Another important tool is the firms’ significant use of leverage when they buy a company. Leverage creates pressure on managers to make regular interest and principal payments on debt. Without it, managers may be reluctant to distribute extra cash to shareholders and may be tempted to use that money on wasteful projects. Thus, borrowing imposes discipline on managers. Leverage may also increase firm value because interest tax deductions are valuable. However, the probability of costly financial distress goes up if leverage is too high.
Private equity investors control the boards of their portfolio companies and are more actively involved than public company boards. A portfolio company board also is typically smaller and its members meet more frequently. Moreover, private equity firms do not hesitate to replace poorly performing managers of portfolio companies. According to previous research, one-third of chief executive officers are replaced during the first 100 days after firms take over.
In addition to financial and governance engineering, most large private equity firms today have added what Kaplan and Strömberg call “operational engineering” to their toolbox. This involves using industry and operating expertise to identify attractive investments, and then develop and implement an operating plan that includes cost-cutting and productivity improvements, strategic changes or repositioning, acquisition opportunities, as well as management changes and upgrades. Private equity firms hire consulting groups or professionals with operating expertise and considerable knowledge of a certain industry, such as former CEOs Lou Gerstner of IBM and Jack Welch of General Electric.
Have all these changes paid off? Empirical evidence suggests that on the whole, LBOs have indeed led to operating improvements and greater cash flow. In an early study, Kaplan found substantial increases in operating and cash flow margins for U.S. public-to-private deals in the 1980s. Subsequent studies that focus on buyouts in Europe in the 1990s and 2000s likewise have found significant operating and productivity improvements. Finally, studies on public-to-private LBOs in the late 1990s and early 2000s find positive but modest operating gains, perhaps because management practices at public companies have come closer to practices at companies owned by private equity firms.
Critics say, however, that buyouts benefit private equity firms at the expense of company employees who suffer job and wage cuts. Private equity firms counter that they grow their companies. A recent large sample study finds that employment growth at U.S. LBO firms is lower than at other businesses in the same industry after a buyout. At the same time, however, LBO companies create more new jobs at new establishments than other similar firms. Overall, Kaplan and Strömberg view the empirical evidence on employment as largely consistent with the view that portfolio companies add economic value by operating more efficiently.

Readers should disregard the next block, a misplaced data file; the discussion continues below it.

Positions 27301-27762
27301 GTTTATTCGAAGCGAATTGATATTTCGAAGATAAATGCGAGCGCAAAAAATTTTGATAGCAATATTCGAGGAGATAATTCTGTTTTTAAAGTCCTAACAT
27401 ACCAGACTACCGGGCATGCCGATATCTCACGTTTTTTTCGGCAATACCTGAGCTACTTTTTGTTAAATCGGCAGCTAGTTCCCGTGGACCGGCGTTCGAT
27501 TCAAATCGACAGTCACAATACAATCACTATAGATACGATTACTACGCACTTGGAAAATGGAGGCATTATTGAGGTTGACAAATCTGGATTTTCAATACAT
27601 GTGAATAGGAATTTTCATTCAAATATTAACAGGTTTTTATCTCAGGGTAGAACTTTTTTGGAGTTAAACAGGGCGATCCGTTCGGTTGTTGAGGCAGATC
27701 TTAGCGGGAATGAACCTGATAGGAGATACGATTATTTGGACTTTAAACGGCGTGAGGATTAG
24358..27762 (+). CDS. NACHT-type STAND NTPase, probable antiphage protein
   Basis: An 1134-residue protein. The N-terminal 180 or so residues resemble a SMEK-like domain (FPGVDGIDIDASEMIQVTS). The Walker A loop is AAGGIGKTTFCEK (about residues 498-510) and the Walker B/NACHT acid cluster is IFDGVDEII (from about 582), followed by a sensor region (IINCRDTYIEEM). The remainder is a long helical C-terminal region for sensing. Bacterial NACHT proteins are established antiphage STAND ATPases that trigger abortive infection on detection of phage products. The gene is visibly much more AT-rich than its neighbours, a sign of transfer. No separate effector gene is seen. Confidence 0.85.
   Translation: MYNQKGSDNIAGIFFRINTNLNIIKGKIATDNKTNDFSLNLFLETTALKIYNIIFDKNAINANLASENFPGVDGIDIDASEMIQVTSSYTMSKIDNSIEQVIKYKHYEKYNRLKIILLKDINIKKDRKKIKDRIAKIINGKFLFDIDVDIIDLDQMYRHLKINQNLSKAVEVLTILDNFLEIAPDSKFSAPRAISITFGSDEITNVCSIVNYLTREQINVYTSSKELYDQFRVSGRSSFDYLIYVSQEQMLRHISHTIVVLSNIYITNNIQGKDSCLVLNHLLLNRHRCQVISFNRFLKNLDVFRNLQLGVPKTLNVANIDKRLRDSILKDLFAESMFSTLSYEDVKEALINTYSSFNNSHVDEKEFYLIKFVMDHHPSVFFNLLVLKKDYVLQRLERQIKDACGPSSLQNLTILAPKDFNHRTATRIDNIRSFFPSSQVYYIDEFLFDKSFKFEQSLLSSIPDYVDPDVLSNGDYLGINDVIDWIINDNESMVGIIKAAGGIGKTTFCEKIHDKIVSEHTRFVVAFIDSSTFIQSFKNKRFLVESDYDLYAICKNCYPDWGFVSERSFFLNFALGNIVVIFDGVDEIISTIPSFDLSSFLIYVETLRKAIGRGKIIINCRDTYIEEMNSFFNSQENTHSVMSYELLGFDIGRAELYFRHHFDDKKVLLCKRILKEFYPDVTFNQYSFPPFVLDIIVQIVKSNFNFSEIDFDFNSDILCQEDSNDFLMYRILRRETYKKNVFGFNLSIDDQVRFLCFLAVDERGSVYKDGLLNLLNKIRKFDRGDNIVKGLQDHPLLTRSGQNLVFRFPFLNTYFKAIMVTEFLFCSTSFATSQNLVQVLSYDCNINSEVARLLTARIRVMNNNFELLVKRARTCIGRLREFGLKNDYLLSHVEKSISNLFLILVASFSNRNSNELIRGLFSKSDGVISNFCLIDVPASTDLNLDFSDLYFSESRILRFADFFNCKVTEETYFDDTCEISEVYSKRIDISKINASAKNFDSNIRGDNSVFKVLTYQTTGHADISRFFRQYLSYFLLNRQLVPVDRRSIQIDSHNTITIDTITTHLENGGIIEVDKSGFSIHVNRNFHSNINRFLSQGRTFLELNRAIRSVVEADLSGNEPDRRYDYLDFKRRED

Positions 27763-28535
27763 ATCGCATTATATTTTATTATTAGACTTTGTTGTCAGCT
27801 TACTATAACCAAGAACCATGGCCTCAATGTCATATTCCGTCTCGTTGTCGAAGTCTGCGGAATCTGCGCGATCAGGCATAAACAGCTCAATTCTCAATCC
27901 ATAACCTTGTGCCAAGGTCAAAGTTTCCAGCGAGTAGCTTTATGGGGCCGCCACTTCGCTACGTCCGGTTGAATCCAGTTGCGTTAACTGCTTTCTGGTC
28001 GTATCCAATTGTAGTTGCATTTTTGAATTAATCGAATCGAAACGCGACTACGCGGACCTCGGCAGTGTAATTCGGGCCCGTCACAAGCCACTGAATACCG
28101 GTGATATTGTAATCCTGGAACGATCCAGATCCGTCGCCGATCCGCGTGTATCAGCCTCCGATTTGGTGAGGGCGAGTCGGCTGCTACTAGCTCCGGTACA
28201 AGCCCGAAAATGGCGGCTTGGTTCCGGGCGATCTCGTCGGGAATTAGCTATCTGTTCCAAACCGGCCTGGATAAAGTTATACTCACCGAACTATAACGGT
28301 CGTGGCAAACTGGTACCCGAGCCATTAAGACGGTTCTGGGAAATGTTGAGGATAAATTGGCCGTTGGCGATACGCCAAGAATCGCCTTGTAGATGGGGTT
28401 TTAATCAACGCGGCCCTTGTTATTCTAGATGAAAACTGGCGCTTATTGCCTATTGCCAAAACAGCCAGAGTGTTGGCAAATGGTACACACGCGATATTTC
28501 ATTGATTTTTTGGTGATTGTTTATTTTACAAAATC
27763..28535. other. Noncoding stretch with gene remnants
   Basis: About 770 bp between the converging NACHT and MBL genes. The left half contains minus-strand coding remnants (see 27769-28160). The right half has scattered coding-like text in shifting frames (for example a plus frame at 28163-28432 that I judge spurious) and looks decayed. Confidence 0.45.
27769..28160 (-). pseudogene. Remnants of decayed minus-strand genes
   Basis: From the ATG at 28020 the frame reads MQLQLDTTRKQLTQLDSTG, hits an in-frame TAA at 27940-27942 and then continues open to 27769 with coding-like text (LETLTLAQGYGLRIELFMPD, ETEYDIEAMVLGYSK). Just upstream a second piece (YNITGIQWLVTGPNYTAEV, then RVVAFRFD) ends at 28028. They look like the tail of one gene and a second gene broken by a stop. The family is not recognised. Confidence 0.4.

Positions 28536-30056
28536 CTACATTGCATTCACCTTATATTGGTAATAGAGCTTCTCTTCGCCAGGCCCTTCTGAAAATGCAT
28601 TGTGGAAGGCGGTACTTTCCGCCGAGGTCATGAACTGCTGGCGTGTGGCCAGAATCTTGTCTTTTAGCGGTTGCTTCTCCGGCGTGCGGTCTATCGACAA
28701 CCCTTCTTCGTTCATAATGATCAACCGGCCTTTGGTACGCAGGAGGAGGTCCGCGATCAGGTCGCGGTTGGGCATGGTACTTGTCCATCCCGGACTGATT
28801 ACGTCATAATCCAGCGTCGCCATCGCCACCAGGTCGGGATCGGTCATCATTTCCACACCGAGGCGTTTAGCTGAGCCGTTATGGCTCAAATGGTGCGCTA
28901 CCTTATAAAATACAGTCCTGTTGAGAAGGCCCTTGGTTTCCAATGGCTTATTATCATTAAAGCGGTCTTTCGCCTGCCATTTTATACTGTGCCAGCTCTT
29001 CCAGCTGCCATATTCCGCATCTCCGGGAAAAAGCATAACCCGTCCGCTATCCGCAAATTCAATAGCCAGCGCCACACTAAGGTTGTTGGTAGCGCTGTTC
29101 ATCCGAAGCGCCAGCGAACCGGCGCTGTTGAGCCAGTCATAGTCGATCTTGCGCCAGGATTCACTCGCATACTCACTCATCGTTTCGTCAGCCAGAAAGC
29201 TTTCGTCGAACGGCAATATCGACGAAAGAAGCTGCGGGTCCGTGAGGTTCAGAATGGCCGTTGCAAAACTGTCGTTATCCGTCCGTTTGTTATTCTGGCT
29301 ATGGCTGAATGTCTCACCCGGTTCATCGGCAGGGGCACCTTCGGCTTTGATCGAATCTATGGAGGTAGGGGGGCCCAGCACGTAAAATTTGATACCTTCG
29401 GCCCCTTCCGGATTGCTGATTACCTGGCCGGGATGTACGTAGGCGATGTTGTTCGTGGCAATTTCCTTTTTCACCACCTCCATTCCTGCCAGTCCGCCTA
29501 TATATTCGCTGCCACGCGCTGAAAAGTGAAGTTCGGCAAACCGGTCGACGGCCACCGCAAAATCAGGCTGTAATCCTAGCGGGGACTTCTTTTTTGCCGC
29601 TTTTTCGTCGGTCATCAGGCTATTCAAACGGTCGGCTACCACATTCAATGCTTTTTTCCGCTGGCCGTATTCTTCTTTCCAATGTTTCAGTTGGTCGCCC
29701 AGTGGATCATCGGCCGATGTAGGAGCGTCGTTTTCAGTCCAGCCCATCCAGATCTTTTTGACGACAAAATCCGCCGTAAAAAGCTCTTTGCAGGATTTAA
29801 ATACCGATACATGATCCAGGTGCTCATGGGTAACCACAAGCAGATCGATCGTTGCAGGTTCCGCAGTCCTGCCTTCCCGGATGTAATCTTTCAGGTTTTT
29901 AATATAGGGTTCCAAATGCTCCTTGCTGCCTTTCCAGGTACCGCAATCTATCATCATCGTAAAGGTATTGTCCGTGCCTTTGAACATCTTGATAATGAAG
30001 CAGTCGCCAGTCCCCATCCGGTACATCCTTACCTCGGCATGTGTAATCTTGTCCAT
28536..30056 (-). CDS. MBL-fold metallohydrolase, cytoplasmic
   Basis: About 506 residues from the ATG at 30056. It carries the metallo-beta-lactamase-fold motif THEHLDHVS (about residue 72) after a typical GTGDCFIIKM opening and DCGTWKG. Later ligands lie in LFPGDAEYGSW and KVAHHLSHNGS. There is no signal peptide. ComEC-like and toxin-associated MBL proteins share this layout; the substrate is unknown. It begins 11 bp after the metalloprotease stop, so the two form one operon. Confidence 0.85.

A good test of whether private equity firms create value is if they are able to sell their investments at a good price. Comparing private equity fund returns with the returns from investing in the S&P 500 index, a study by Kaplan and Massachusetts Institute of Technology professor Antoinette Schoar found that private equity funds outperform the S&P 500 index gross of fees, which is consistent with private equity investors making portfolio companies more valuable. However, fund investors earn slightly less than the S&P 500 index net of fees paid to the private equity firm.
Feast, Famine, and the Future
Kaplan and Strömberg observed that the boom and bust cycles of private equity are related to the level of company earnings compared to the level of interest rates. In particular, private equity activity tends to be higher when the typical public company generates more cash flow than it would have to pay in interest if high-yield bonds were to finance the purchase of the entire company. Indeed, private equity transactions slowed down substantially since the debt markets tightened, interest rates increased, and earnings began to decline in the fall of 2007.
Past returns also drive the ups and downs of the market, according to Kaplan and Strömberg. Investors’ money flows into private equity when returns are high. As more capital is committed to the asset class, subsequent returns tend to decline. Eventually, capital commitments decline as realized returns fall, leading to better returns and starting the cycle anew. Thus, the returns on investments from the extraordinary amounts raised in 2005 to 2008 will likely be disappointing. With returns down, less money will go into private equity in the following years. “At some point, if history repeats itself, that will lead to better returns and then the cycle will start all over again,” says Kaplan.
Some companies may default on their debts and some may even go bankrupt, but Kaplan and Strömberg think that the magnitude of defaults and failed deals is likely to be lower than after the 1980s boom because buyout companies today have higher interest coverage ratios and looser debt covenants.
Beyond the near term, private equity seems to be in a better position relative to other asset classes because the duration of capital matches the duration of assets—that is, long-term capital making long-term investments in companies. Moreover, CEOs and executives of public companies have recently become more receptive to private equity than in the past. Private equity is increasingly seen as a partner rather than a raider, and CEOs of buyout companies are typically paid better and worry less about regulation, litigation, media, and activist shareholders. Private equity is becoming more sophisticated too, as it expands its operational engineering capabilities to create more value for portfolio companies.
"Leveraged Buyouts and Private Equity." Steven N. Kaplan and Per Stromberg. Journal of Economic Perspectives, 2009.